The actual Norman conquest which followed the Battle of Hastings occurred in a piecemeal fashion. This is suggested by the similarity between the Coats of Arms of certain cities and towns in widely disparate parts of England. For example, the gold and blue checkers of the Warrennes, Earls of Surrey appear in the shields of places ranging from Lewes (arms above) to Dewsbury and including Lambeth. This indicates not only the possessions granted by the Duke of Normandy to William de Warrenne, ancestor of the checker-bearing family, but also the scattered nature of their territory, and indirectly the manner in which Duke William distributed the spoils of his conquest. Faced with a clamorous demand for land by a host of adventurers, he parceled out the country as he won it, granting first small parcels and later more substantial tracts of land. The fortunate but not necessarily premeditated result of this enforced policy was that the Duke prevented his followers obtaining large tracts of land in one district, and setting themselves up as serious rivals to his monarchy.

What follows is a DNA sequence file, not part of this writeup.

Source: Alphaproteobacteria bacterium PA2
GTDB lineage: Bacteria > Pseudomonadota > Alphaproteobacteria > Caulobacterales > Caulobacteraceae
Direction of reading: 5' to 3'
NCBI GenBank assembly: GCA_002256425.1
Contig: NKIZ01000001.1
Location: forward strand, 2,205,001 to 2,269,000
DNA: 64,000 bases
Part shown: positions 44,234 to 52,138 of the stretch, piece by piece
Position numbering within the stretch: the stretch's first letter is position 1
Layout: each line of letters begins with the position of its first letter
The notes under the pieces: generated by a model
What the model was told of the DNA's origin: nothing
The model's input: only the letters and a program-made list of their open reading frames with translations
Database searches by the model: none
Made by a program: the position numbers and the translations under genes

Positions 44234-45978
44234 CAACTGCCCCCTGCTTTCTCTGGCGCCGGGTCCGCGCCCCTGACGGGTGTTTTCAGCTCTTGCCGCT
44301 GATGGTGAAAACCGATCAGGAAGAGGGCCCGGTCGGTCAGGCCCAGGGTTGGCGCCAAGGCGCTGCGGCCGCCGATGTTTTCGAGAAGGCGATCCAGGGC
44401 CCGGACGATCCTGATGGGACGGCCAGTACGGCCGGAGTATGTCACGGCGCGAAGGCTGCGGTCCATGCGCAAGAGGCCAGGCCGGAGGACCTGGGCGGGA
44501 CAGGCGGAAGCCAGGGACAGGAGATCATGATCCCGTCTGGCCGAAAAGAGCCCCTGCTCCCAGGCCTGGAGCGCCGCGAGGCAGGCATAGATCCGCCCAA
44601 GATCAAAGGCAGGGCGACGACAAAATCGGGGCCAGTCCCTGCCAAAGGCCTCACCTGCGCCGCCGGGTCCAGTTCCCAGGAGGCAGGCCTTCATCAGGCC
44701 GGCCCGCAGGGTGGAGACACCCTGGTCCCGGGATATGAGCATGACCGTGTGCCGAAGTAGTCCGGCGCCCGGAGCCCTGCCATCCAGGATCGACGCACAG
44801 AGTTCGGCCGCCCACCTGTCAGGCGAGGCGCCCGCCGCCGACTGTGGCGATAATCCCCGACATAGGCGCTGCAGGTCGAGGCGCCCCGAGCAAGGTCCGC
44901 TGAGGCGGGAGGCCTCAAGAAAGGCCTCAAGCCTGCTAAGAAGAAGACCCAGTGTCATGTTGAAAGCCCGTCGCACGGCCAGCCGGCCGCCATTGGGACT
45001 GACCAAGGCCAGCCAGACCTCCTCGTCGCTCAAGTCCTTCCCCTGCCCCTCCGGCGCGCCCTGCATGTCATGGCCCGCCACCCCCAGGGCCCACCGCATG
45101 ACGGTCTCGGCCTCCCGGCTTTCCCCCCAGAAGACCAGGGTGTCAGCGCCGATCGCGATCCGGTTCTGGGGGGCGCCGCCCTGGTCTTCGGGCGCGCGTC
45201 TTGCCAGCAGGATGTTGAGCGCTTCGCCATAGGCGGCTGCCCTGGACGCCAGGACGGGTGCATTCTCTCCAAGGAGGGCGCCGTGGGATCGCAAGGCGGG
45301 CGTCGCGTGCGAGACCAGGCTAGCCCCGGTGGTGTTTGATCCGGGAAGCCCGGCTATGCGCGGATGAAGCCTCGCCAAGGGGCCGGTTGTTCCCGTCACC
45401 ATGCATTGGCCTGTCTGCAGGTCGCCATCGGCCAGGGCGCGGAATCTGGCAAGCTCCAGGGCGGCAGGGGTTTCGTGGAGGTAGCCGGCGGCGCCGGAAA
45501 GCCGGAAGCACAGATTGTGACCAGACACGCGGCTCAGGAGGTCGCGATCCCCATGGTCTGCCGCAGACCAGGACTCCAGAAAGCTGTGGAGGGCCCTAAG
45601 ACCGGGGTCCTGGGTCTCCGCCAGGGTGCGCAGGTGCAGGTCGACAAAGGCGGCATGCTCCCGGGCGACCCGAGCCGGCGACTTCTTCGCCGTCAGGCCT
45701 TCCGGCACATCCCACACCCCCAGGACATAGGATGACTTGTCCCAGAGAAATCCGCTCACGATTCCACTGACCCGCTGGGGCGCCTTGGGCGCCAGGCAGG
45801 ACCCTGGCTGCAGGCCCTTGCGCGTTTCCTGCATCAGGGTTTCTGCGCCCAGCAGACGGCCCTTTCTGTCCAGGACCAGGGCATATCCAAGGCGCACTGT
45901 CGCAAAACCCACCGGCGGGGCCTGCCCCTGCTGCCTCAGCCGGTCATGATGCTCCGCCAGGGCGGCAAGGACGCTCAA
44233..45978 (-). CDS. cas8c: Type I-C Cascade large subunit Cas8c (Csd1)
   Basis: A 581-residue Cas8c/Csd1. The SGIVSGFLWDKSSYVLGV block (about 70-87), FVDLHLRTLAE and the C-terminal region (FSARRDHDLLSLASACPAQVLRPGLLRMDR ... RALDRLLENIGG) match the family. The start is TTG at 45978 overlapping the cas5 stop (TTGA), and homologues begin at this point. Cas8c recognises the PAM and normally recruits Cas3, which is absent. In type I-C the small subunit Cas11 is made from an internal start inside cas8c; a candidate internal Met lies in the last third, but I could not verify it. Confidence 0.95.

Only in the key counties on the border of his realm, Durham, Chester, Shropshire and Kent, did William permit great semi-independent jurisdictions to arise. The mitre of the See of Durham, plumed like a helmet and with a coronet about its rim, is symbolic of the palatinate jurisdiction which William conferred upon that bishopric, the patrimony of St. Cuthbert, which “lay as a sacred boundary between England and Scotland.” The seal of Lord Crewe, a seventeenth-century Bishop of Durham, contained the figure of a fully armed man on horseback, his warlike appearance being palliated by an inscription suggesting his Arms to be of a spiritual nature: Propterea accipite armaturam Dei galeam salutis assumite et gladium spiritus. But the seal clearly referred to the soldierly character of the old-time bishops. The Palatinate was transferred to the Crown in 1836, but the Bishop of Durham still retains the coronet about his mitre.